The soil is much lighter and sandier than the heavy clay and loam at the cottage but there is well rotted manure available on the site which we’re planning to dig in along with a generous dressing of Rockdust which has worked wonders in the dry cottage borders that I extended last summer.

We are tackling the plot one border at a time. Each will be finished and seed sown or planted up before moving on to dig the next one.

Yesterday trudging back to The Duchess, with our tools slung over our shoulders, Danny turned to me and said.
“This is marvellous for me. I don’t think about work when I’m here – just focus on the task in hand. I’m taking gentle exercise and the end result will be food on the table. Can’t get much better than that!”

N.B. The wobbly video snippet shows our new allotment in all its glory. It is one allotment back from the cement raod that curls through the site – quiet and private. The ‘tennis court wire’ protects a flock of chickens and is the boundary on the west side of the allotment. The shack at the back used to be a house for ducks and geese – we are planning to turn this into a tool shed. The plot was strimmed before we started digging and D has brought the hay back for the chickens.

One border dug and just another five to go. We are leaving ryegrass paths in between the borders – bouncy and hopefully indestructible.


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  1. Marvellous challenge there, we wouldn’t be without ours but the allotment ass-ociation can be a touch irritating and if I’ve grown tired of being told that I should enter the competition as it’s “cheap” and “great fun”. I grow food for eating. Is that Danny in the blue shirt?

  2. Congrats and good luck, my partner and I after just a couple of years growing have just started renting an acre field with ten years worth of ryegrass and bramble over growth, I read an italian saying recently which helps keep me going and may you “you live in the field and you die in the house”, it keeps me gowing when I feel like going home for the day thinking of all the incredible benefits it will bring my health.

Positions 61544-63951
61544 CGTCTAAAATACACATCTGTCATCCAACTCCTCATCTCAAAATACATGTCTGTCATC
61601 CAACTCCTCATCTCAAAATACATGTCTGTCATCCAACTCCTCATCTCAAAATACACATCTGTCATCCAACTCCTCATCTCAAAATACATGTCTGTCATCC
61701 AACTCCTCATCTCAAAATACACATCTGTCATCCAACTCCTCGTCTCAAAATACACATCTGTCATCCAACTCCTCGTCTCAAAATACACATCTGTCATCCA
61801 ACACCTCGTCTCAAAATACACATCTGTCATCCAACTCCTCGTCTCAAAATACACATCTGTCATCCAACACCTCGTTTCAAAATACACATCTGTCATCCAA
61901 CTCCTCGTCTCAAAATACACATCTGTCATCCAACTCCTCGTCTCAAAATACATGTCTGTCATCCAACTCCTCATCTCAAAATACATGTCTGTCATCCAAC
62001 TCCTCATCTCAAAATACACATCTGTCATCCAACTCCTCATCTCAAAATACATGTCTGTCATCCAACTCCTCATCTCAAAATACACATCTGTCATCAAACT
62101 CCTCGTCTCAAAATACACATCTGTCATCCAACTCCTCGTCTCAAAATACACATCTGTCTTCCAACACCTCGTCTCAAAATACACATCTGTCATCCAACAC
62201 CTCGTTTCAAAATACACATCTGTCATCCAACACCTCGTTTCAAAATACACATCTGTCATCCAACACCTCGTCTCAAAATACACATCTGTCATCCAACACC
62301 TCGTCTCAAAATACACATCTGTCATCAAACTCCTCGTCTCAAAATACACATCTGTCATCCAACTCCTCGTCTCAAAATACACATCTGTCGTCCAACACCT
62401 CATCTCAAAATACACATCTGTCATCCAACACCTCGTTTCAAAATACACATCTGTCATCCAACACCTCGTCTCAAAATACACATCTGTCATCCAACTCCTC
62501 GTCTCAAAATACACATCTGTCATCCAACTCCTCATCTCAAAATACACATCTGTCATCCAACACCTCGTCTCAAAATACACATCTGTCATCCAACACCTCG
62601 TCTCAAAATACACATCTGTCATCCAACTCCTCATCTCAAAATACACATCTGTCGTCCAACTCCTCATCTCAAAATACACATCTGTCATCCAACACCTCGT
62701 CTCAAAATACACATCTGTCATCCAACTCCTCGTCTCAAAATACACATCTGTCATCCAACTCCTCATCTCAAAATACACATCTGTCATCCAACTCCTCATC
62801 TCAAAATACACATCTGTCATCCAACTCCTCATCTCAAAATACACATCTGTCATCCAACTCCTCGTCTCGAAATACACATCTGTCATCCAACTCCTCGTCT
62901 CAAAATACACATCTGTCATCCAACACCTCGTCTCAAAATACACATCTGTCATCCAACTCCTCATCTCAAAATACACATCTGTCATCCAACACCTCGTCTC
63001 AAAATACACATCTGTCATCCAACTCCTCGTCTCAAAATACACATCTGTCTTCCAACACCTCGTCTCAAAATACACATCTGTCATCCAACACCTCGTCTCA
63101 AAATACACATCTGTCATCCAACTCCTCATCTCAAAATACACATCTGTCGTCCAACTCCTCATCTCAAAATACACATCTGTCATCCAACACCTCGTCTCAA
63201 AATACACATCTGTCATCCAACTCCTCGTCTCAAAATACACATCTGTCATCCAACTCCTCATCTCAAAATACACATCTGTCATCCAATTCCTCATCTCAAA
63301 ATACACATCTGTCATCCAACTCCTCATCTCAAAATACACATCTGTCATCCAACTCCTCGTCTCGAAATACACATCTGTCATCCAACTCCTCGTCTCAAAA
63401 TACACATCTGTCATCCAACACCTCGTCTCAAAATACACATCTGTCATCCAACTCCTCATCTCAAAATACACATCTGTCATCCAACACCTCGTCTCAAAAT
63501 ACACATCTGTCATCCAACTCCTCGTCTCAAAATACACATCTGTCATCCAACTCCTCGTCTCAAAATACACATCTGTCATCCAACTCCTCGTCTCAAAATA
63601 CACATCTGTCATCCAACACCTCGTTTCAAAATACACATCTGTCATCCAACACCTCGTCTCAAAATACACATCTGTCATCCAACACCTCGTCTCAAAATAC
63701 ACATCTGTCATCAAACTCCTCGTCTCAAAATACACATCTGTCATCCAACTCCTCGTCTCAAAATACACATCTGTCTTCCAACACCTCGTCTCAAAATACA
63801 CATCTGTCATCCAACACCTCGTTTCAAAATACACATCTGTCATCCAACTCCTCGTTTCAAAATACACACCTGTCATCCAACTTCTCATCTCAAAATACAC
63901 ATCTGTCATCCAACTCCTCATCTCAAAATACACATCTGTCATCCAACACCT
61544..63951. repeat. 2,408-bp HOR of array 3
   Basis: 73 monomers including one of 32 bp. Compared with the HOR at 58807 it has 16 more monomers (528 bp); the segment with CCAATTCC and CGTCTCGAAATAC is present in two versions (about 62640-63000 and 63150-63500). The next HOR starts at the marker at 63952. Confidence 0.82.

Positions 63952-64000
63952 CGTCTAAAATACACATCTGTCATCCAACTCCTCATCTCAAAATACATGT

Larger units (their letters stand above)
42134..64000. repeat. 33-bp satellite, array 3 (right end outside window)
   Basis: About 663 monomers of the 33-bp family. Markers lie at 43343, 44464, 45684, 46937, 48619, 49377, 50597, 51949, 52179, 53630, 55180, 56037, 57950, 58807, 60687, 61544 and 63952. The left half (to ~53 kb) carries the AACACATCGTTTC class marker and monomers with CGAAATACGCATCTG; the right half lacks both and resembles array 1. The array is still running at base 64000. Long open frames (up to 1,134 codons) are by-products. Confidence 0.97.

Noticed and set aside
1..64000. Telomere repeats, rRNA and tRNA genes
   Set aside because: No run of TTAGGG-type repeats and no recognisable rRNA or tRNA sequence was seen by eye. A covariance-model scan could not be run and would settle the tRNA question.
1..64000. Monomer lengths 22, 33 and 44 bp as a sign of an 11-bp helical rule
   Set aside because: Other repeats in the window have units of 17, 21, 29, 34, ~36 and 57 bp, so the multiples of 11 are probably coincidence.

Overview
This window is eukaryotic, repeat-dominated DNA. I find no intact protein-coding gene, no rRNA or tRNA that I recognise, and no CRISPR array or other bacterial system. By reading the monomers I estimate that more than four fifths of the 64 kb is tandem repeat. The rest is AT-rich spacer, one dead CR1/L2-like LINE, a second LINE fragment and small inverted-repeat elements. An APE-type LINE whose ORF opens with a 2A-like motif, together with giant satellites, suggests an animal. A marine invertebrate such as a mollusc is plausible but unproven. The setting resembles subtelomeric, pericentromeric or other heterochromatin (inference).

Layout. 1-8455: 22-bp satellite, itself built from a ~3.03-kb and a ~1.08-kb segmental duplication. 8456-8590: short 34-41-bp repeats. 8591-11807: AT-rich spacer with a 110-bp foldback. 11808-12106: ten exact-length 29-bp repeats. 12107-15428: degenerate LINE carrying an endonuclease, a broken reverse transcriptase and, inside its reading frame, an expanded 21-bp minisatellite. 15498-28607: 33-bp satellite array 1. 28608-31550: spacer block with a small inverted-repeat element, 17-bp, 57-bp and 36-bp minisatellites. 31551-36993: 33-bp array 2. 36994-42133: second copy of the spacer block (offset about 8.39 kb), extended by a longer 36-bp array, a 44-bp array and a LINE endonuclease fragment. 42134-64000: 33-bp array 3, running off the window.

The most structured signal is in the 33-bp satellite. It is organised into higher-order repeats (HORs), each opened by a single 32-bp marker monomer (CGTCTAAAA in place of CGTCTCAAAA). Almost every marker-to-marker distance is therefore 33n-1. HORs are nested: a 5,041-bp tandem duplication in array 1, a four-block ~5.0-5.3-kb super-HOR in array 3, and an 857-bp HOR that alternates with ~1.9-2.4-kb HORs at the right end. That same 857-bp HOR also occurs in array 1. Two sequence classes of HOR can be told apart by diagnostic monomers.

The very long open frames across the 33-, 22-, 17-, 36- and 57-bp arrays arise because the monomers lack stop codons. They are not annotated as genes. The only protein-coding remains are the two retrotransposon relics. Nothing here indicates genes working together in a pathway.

3. Congratulations! We had an allotment in London which had been unworked for 15 years when we took it on. It was waist high in grass, riddled with couch and bindweed and bits of semi-rotten blue carpet that someone had put down at some time to supress weeds and then forgotten about. We dug it all over by hand and it took a lot of hard work to get it productive; my single biggest tip is something you have already decided upon – plant up each section as you get it ready. We saw so many other newcomers try to get the whole plot ready before planting, and they all gave up. The allotment worked wonders for my mental health, and is in many ways responsible for us being here with 3 acres – rather than satisfying my smallholding urges, it increased them. One other tip – if you are happy to eat boiled/steamed spuds with their skins on, plant Anyas, incredibly productive and ever so flavoursome. Happy allotmenteering!